The very last time you put something together with your hands, whether or not it was buttoning your shirt or rebuilding your clutch, you used your sense oftouch more than you may think. Advanced measurement tools including gauge blocks, verniers and even coordinate-measuring machines (CMMs) exist to detect minute variations in dimension, but we instinctively use our fingertips to check if two surfaces are flush. Actually, a 2013 study found that the human sense of touch can even detect Nano-scale wrinkles on an otherwise smooth surface.
Here’s another example from your machining world: the surface comparator. It’s a visual tool for analyzing the finish of the surface, however, it’s natural to touch and experience the surface of the part when checking the conclusion. Our brains are wired to use the details from not merely our eyes but in addition from our finely calibrated rotary torque sensor.
While there are numerous mechanisms through which forces are converted to electrical signal, the key parts of a force and torque sensor are the same. Two outer frames, typically manufactured from aluminum or steel, carry the mounting points, typically threaded holes. All axes of measured force could be measured as you frame acting on the other. The frames enclose the sensor mechanisms and any onboard logic for signal encoding.
The most common mechanism in six-axis sensors is the strain gauge. Strain gauges include a thin conductor, typically metal foil, arranged in a specific pattern over a flexible substrate. Because of the properties of electrical resistance, applied mechanical stress deforms the conductor, rendering it longer and thinner. The resulting improvement in electrical resistance may be measured. These delicate mechanisms can be easily damaged by overloading, as the deformation of the conductor can exceed the elasticity in the material and make it break or become permanently deformed, destroying the calibration.
However, this risk is usually protected by the style of the sensor device. As the ductility of metal foils once made them the typical material for strain gauges, p-doped silicon has proven to show a significantly higher signal-to-noise ratio. Because of this, semiconductor strain gauges are becoming more popular. For instance, all 3 axis load cell use silicon strain gauge technology.
Strain gauges measure force in a single direction-the force oriented parallel towards the paths inside the gauge. These long paths are made to amplify the deformation and thus the modification in electrical resistance. Strain gauges are not sensitive to lateral deformation. Because of this, six-axis sensor designs typically include several gauges, including multiple per axis.
There are several options to the strain gauge for sensor manufacturers. For instance, Robotiq developed a patented capacitive mechanism in the core of its six-axis sensors. The objective of making a new type of sensor mechanism was to make a method to appraise the data digitally, instead of as being an analog signal, and lower noise.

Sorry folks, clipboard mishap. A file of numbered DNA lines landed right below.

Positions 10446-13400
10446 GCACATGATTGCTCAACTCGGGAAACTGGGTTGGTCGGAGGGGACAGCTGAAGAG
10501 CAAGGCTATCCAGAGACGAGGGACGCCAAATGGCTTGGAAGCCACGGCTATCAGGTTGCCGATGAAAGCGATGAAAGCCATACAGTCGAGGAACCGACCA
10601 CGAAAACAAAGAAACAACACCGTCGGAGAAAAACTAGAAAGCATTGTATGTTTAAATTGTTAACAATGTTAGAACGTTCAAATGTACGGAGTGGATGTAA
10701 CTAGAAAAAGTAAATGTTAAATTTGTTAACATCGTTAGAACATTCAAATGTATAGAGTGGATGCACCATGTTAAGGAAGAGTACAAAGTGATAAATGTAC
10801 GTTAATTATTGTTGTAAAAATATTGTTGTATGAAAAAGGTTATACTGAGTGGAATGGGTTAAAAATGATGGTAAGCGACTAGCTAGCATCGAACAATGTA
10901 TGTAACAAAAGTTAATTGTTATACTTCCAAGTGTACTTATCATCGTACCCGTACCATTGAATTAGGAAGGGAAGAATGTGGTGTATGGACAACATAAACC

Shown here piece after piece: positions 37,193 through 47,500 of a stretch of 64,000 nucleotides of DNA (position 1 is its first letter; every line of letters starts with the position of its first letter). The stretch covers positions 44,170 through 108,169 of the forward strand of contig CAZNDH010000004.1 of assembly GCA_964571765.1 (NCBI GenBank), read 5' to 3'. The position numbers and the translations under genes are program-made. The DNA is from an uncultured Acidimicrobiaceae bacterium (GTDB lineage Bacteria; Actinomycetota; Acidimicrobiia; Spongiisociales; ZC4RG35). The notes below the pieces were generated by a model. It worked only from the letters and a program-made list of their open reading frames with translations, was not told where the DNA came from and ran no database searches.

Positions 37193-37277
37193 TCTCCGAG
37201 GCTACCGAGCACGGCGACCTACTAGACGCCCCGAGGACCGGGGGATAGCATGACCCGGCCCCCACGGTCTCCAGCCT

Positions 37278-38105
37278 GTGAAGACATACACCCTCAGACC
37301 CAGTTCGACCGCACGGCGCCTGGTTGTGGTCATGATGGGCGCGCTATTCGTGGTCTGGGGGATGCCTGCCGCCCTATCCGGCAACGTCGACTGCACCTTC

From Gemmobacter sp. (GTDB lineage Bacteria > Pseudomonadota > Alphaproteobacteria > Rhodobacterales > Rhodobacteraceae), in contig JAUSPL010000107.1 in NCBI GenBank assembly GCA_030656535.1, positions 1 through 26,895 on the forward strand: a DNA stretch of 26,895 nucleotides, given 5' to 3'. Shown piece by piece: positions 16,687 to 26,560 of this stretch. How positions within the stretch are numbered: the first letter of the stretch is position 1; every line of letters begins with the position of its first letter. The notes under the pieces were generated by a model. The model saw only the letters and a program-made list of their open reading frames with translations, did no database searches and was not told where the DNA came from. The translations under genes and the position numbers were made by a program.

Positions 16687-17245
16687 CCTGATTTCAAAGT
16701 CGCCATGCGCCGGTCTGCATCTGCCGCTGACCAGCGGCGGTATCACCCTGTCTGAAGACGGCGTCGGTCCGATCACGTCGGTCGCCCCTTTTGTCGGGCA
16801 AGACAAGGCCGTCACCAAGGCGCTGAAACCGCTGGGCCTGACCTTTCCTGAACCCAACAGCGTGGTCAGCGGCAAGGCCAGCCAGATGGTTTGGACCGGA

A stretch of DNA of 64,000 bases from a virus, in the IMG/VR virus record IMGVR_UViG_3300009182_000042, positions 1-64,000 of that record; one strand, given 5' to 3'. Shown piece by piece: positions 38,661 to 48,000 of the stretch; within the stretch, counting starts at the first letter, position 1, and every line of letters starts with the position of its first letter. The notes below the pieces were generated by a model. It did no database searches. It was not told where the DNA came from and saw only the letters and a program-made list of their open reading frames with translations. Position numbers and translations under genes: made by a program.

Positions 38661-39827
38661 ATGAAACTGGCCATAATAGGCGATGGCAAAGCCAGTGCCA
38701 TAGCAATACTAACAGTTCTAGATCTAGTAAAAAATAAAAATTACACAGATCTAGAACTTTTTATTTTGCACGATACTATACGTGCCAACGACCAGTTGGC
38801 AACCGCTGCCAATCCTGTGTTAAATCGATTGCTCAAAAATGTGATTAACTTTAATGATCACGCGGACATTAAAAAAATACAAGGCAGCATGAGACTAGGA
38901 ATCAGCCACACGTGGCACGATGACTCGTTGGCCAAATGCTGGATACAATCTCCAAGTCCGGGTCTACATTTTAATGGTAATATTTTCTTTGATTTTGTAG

“Our sensor is fully digital without strain gauge technology,” said JP Jobin, Robotiq vice president of research and development. “The reason we developed this capacitance mechanism is because the strain gauge will not be resistant to external noise. Comparatively, capacitance tech is fully digital. Our sensor has hardly any hysteresis.”
“In our capacitance sensor, there are two frames: one fixed then one movable frame,” Jobin said. “The frames are connected to a deformable component, which we will represent as a spring. Once you use a force to nanzqz movable tool, the spring will deform. The capacitance sensor measures those displacements. Understanding the properties of the material, you can translate that into force and torque measurement.”
Given the price of our human feeling of touch to the motor and analytical skills, the immense prospect of advanced touch and force sensing on industrial robots is obvious. Force and torque sensing already is at use in collaborative robotics. Collaborative robots detect collision and may pause or slow their programmed path of motion accordingly. This will make them capable of working in contact with humans. However, much of this sort of sensing is performed using the feedback current of the motor. Should there be an actual force opposing the rotation from the motor, the feedback current increases. This transformation can be detected. However, the applied force can not be measured accurately using this method. For more detailed tasks, compression load cell is required.
Ultimately, industrial robotics is all about efficiency. At trade events as well as in vendor showrooms, we see plenty of high-tech features made to make robots smarter and much more capable, but on the bottom line, savvy customers only buy as much robot as they need.